October 19th the Board of Education (BOE) and Administration shared some financials that may seem dramatic to many, and we thought we'd offer a few important facts to help our community better understand the issues at hand, and, the reason understanding this is so important.
State funding is insufficient, and places constraints on the ability of Ohio school districts to generate revenue
In 1976 Ohio passed a law referred to as HB920 that prevents the millage paid from property taxes to rise as property values rise, forcing all districts in Ohio to pass levies every 3-5 years on average. Levies passed for 4+ years are often very high and it is difficult to plan for unpredictable cost increases within the life of an operating levy.
In 1997, the Ohio Supreme Court declared the State's school funding system unconstitutional, specifically citing four major flaws in the system, including insufficient state funding for school facilities and a flawed school funding formula.
In the 2021 financial summary, the Administration showed 28% of FHSD funding comes from the state, and that has been declining for years.
The failure to act has caused a self-imposed crisis …
The board was advised early this year that the Forest Hills School District (FHSD), like all others in Ohio, needed to pass a levy and the levy millage would increase the longer they waited due to projected gaps/shortfalls.
For reference, the term "millage" is derived from a Latin word millesimum, meaning thousandth, with 1 mill being equal to 1/1000th of a currency unit. As used in relation to property tax, 1 mill is equal to $1 in property tax, which is levied per $1,000 of a property's determined taxable value. Going forward, we will reference any millage as “mill”.
If the board had put a levy on the ballot this November 2022, they would have been able to ask for only 4.2 mill which translates to about $515 annually for a home valued at $350K (about $1.41 per day).
If the board decided to wait, FHSD Treasurer Alana Cropper advised the levy would likely be 6.7 mill, or about $820 annually for a home valued at $350K (about $2.25 per day).
See a simple table for mills per house value here
Two of the current school board members, Bob Bibb and Katie Stewart, led the campaign against the 2019 levy. They were joined by Sara Jonas and Linda Hausfeld to campaign AGAINST any future levies during their race in 2021.
A smart move 30+ years ago is no longer supporting the need …
The Permanent Improvement fund (PI fund) is slowly depleting and will soon need to be supported with a millage increase via a levy as well. In the 1980’s, the FHSD set aside some $$ and used only the interest earned to pay for capital projects (the only thing PI fund is allowed to be spent on, per Ohio law). Interest on that fund was earning around $1M per year, until the early 2010’s, when it was only averaging $20K per year.
In short, decisions made by the board in place 30 years ago saved the community money by avoiding a PI fund for decades, however, this decision avoided the community's familiarity with precedent and additional millage now needs to be explained for community education.
In 2019, a 1/2 mill value was included in the levy, to help support the PIF, but it has not been enough to both support the repairs of the district AND help pay off the bond from 2014. One year ago, the Permanent Improvement Fund was $4.4M, and is now $1.8M. Remember, money in this bucket can only be used for capital improvements (roof replacement, asphalt, painting, etc.)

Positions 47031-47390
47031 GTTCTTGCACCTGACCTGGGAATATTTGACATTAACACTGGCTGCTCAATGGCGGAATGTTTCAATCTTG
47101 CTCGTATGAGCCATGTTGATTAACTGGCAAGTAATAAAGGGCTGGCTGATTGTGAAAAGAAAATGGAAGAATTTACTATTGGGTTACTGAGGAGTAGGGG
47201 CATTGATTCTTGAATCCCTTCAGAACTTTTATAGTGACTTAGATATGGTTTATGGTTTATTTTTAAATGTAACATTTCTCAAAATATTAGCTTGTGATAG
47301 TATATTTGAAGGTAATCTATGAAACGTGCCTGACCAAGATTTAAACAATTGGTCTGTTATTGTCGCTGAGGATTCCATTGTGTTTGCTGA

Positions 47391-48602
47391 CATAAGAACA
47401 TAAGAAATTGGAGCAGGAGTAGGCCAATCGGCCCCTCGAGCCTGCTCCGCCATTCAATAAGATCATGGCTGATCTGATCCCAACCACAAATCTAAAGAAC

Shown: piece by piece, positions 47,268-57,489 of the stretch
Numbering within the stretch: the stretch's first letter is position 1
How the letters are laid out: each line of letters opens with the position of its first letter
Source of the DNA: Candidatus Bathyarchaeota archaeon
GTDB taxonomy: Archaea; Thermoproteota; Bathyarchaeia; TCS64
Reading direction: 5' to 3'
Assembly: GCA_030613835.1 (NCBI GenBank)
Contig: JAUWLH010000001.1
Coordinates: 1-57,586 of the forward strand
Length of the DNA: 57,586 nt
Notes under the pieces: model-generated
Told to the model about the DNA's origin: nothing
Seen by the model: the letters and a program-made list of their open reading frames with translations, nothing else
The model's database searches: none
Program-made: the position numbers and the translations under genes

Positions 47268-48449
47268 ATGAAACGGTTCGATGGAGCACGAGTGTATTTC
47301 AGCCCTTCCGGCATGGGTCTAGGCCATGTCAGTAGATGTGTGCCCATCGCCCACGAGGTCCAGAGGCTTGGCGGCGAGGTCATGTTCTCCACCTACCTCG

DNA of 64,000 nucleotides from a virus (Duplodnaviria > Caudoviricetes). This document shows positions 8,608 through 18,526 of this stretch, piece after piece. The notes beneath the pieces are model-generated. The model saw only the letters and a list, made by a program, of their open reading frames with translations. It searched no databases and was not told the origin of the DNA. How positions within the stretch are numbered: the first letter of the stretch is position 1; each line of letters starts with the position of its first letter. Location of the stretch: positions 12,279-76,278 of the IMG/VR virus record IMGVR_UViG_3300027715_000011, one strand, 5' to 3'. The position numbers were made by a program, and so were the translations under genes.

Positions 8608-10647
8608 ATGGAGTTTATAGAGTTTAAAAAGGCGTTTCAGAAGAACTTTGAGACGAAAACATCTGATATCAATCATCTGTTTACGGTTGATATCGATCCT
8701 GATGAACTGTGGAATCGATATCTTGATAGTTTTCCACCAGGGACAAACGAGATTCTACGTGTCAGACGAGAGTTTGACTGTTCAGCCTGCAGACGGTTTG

Why do we need to know all of this?
In the October meeting, the board may show a significant gap in our revenue vs our projected costs, and it could be viewed as a tactic to create urgency where the public feels compelled to make rash, poorly-researched decisions, like consolidation. We want to make sure the community has a chance to hear the information with an existing baseline of understanding.
As a result of this board's decision to delay a levy past 2022, this board has decided to accept the need to ask the community for a higher mill for operating costs, and, pass that emergency on to the community they committed to serve as elected leaders.
The discussion during October's board meeting confirmed Alana's statement earlier in the year, when she stated that the assessment is still largely unchanged, the total millage likely needed from the community if a levy were to be proposed in 2023 is around 6.5-7.0. (See impact of that millage per home market value here)
Consolidation isn't the only way we can address this stress ... one near-term way we as individuals can take action is by voting for state legislative candidates that support funding public schools (Vote early now, election is Nov 8) and have committed to take action to address the state issues. We hope the board quickly considers & presents other options as well, or, moves quickly to get a levy on the ballot for May 2023.
What should I do with this information?
Continue sharing this information and this website with friends, neighbors, and family in the district. Knowledge is power, and the increased awareness serves as wide-spread oversight and the protection from misleading information. We need to remain vigilant and aware of the opportunities and risks our district faces so we can work together with the board and administration to outline possible solutions to the issues that are mutually agreeable to the leadership and this community.
The views and opinions expressed by individuals and entities on this blog are their own and do not reflect the views or positions of AdvocateFHSD.org.
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